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Trait anxiety and neural efficiency of abstract reasoning: An fMRI investigation

Modi, Shilpi, Kumar, Mukesh, Nara, Sanjeev, Kumar, Pawan, Khushu, Subash
Journal of biosciences 2018 v.43 no.5 pp. 877-886
anxiety, blood, gender, head, magnetic resonance imaging, memory, mental depression, neurophysiology, prefrontal cortex, thalamus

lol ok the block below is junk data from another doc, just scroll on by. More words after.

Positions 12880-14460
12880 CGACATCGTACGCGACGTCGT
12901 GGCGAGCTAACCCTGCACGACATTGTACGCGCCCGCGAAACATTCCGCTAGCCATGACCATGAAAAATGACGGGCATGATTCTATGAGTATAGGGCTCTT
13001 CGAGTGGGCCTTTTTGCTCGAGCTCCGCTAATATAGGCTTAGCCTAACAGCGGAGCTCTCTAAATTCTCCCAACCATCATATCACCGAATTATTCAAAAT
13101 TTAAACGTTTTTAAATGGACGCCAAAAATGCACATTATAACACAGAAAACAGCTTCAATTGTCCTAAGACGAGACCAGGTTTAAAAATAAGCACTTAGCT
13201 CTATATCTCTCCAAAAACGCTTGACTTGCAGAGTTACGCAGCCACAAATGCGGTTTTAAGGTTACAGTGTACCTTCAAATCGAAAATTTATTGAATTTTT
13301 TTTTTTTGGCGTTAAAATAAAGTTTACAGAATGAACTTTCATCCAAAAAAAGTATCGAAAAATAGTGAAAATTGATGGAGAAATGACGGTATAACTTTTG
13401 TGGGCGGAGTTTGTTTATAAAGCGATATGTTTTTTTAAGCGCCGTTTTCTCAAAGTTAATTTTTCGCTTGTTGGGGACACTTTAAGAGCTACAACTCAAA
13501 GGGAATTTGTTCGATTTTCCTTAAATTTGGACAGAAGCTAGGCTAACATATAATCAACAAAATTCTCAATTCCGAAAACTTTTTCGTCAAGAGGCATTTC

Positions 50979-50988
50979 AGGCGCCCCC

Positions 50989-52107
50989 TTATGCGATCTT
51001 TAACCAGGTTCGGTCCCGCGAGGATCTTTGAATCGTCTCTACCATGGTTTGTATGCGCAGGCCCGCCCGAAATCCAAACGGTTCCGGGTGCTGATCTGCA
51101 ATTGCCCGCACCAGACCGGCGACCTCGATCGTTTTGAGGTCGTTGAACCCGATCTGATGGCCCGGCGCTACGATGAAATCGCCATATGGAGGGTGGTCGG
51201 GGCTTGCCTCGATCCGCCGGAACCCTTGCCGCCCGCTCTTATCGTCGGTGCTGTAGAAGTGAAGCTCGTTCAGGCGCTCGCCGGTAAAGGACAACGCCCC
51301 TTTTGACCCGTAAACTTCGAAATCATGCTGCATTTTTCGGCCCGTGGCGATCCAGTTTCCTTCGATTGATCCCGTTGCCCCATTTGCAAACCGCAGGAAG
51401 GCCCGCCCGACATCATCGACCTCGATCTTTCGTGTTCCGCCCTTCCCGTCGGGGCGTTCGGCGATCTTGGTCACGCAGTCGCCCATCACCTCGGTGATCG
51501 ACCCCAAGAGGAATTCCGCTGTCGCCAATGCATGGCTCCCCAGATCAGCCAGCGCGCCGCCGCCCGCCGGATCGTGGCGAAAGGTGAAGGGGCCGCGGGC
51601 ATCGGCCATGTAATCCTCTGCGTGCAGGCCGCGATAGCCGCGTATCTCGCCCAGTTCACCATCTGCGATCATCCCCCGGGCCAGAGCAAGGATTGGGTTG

Worries preoccupy the working memory capacity in anxious individuals, thereby affecting their performance during tasks that require efficient attention regulation. According to the attentional control theory (ACT), trait anxiety affects the processing efficiency, i.e. the effort required for task performance, more than the accuracy of task performance. We investigated the relation between trait anxiety and neural response for a reasoning task in healthy subjects. Functional magnetic resonance imaging (fMRI) was carried out on 22 healthy participants and blood oxygenation level dependent (BOLD) contrast estimates were extracted from a priori regions of interest (ROIs) that were earlier implicated in reasoning (i.e., bilaterally caudate head, globus pallidus, thalamus, prefrontal cortex [rostral, dorsal and ventral regions], inferior parietal lobule and middle occipital gyrus). Controlling for the effects of age, gender, state anxiety and depressive symptoms, for equivalent levels of task performance, trait anxiety of the participants was found to be associated with an increase in task related BOLD activation in right globus pallidus, left thalamus and left middle occipital gyrus. Our results suggest a reduced processing efficiency for reasoning in high trait anxiety subjects and provides important brain–behaviour relationships with respect to sub-clinical anxiety.